Scene 2: The Nativity
Bach’s Christmas Oratorio, BWV 248, six cantatas for the Christmas season starting with Christmas Day and ending with the first day of Epiphany, presents a rich theological framework describing the relationship between the Christian believer and Jesus Christ. In our very spare use of Bach’s work, we focus more on the surface narrative. In this scene, the primary focus is on the Christmas story as recounted in the Gospel of Luke, Chapter 2 and used by Bach in Part One. You may hear the chorale tune commonly known as the “Passion chorale” (from the St. Matthew Passion). It will also be used at the very end of Part Six. In fact, that particular tune supported diverse texts for across the liturgical year (not just Lent), including the one used by Bach in Part One. Regardless, for today’s listener it forms a nice bridge between the Christmas story and the coming seasons of Lent and Easter.
Scene 3: The Annunciation to the Shepherds
For Scene 3, we focus on that section of Messiah that describes the manifestation of the Messiah to all members of the Jewish community, represented by the shepherds. It is one of the few places in Part One of Messiah (often referred to as the “Christmas portion”) where Jennens uses texts from the New Testament. And he uses the same chapter of Luke that was employed by Bach in our Scene 2, thus forming a nice continuation of the Christmas story. Our Scene 3 ends with the aria “Happy shepherds, hurry” (Frohe Hirten) from Part Two of Bach’s oratorio in order to complete the story of the shepherds hastening to the manger.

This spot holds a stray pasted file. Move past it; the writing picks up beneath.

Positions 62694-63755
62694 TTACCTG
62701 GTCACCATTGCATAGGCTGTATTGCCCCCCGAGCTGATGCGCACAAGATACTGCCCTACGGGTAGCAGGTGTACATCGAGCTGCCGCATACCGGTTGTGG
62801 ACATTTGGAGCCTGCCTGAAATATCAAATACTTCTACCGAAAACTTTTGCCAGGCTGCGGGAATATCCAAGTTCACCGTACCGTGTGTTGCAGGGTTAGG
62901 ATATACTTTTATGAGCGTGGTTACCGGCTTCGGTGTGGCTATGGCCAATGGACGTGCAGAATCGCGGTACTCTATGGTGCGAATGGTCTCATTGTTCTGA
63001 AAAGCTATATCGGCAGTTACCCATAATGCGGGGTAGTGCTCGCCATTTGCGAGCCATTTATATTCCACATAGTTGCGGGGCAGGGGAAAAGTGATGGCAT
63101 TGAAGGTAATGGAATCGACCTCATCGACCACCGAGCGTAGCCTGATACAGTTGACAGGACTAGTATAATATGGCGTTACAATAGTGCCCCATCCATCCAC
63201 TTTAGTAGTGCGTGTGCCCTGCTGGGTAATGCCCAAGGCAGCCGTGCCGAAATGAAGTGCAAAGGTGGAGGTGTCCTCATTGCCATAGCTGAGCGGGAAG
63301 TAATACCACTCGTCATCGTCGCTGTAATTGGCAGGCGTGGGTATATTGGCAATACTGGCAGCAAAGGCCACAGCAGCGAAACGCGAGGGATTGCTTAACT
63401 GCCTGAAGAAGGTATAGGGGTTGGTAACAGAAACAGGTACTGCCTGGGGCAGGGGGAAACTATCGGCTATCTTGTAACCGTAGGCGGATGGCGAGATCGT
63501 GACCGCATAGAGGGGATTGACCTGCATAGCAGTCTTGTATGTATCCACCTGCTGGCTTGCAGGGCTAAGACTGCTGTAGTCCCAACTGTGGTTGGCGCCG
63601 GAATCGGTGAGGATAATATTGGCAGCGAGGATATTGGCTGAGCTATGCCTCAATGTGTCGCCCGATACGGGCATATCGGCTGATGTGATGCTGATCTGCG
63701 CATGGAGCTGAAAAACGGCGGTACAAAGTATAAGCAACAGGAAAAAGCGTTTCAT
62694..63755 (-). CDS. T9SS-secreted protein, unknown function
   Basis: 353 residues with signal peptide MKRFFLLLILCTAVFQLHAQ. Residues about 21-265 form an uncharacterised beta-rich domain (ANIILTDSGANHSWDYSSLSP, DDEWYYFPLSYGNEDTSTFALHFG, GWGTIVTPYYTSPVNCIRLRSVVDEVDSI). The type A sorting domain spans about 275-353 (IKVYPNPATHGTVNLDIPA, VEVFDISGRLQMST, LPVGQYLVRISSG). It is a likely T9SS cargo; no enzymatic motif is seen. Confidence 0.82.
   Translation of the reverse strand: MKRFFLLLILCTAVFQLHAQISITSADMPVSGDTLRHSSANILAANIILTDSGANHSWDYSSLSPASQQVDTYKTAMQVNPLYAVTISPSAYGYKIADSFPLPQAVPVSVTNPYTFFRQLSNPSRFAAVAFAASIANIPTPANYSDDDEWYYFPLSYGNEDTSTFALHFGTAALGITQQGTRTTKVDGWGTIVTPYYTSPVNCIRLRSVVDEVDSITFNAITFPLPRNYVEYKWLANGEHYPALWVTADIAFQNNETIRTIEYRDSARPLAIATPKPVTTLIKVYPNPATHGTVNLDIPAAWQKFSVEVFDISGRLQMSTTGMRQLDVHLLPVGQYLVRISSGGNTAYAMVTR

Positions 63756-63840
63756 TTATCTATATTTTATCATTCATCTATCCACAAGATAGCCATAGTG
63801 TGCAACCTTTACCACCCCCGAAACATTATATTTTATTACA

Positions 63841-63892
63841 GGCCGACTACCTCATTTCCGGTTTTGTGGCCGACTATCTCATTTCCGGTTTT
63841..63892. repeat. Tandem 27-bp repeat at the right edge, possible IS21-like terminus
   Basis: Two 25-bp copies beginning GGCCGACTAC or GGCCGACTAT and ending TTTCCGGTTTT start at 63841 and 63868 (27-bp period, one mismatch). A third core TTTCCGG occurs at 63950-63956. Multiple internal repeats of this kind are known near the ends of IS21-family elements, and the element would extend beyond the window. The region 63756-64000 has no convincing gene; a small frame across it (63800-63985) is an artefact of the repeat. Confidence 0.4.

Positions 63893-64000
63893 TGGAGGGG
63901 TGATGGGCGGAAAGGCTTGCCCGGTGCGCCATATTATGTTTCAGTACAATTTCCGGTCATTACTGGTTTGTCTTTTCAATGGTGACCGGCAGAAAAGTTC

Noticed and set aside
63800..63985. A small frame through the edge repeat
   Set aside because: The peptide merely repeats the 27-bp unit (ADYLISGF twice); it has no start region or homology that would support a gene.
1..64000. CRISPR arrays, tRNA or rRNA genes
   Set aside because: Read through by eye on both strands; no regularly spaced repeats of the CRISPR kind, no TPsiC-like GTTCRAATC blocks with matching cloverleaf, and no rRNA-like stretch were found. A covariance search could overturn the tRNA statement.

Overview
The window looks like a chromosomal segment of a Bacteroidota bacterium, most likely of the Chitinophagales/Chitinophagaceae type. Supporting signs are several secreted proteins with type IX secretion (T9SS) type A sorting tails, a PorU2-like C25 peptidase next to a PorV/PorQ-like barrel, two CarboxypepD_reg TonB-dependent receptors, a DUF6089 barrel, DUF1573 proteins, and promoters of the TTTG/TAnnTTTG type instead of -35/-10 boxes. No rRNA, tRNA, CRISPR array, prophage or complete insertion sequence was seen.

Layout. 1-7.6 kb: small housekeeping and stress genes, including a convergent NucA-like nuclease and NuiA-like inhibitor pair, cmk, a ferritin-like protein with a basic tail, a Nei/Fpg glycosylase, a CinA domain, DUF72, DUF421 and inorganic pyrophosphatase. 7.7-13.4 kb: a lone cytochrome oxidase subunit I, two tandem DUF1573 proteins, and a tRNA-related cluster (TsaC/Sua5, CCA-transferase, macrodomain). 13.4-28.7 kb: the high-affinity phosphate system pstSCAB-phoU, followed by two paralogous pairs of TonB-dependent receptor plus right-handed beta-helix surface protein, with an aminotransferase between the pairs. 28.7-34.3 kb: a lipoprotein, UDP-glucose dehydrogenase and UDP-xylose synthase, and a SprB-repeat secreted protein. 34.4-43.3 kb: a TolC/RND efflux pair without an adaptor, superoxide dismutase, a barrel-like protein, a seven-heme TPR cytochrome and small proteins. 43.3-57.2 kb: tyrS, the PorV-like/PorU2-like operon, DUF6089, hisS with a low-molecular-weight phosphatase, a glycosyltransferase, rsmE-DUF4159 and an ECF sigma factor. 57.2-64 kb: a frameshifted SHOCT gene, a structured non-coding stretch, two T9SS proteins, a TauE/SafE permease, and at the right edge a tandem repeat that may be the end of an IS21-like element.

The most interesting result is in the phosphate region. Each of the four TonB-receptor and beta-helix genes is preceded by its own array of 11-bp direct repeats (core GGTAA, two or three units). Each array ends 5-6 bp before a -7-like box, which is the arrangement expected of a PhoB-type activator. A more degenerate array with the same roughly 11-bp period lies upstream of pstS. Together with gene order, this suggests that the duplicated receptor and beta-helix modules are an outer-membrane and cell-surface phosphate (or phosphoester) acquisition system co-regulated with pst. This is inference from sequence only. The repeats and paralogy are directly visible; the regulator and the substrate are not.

Scene 4: The Adoration of the Magi
Bach’s texts and musical settings in Parts Five and Six of his Christmas Oratorio are incredibly nuanced and complex, emphasizing the presence of Christ in the life of the listener as well as His triumph over evil at the end of time. In our Scene 4, we simply focus on the narrative of the Epiphany—the manifestation of the Messiah to the rest of the world as represented by the Magi—in order to follow the patterns of Christmas pageants and the traditional texts used in Lessons & Carols. We end with Bach’s final chorale of Part Six, a bright and triumphant setting of the tune made famous as the “Passion chorale.” Here it signifies the triumph of Christ over sin and death, and also makes a nice connection to the Hallelujuah chorus of the next scene.
Scene 5: Christ as Healer and Redeemer
We end our “mashup” in a way that acknowledges the structure of both Christmas Pageants and Lessons & Carols, with an emphasis on the Messiah as redeemer. The traditional texts used in Lessons & Carols is the prologue to the Gospel of John, in which the author describes the incarnation of Christ as the fulfillment of prior prophecy, the Redeemer of the world and the manifestation of the eternal glory of God. In this scene, we use Jennens’ texts depicting the healing and redeeming presence of the Messiah (“Rejoice, greatly” and “He shall feed his flock”), which appear near the end of Part One. And, of course, we finish with the triumphant Hallelujah chorus, pulling the thread of Christ’s rule over all of creation through to the very end. Because how could you not end with “Hallelujah?! Other than to say “Merry Christmas” from Live Arts Maryland and Bach+!
And what's up for the entire season?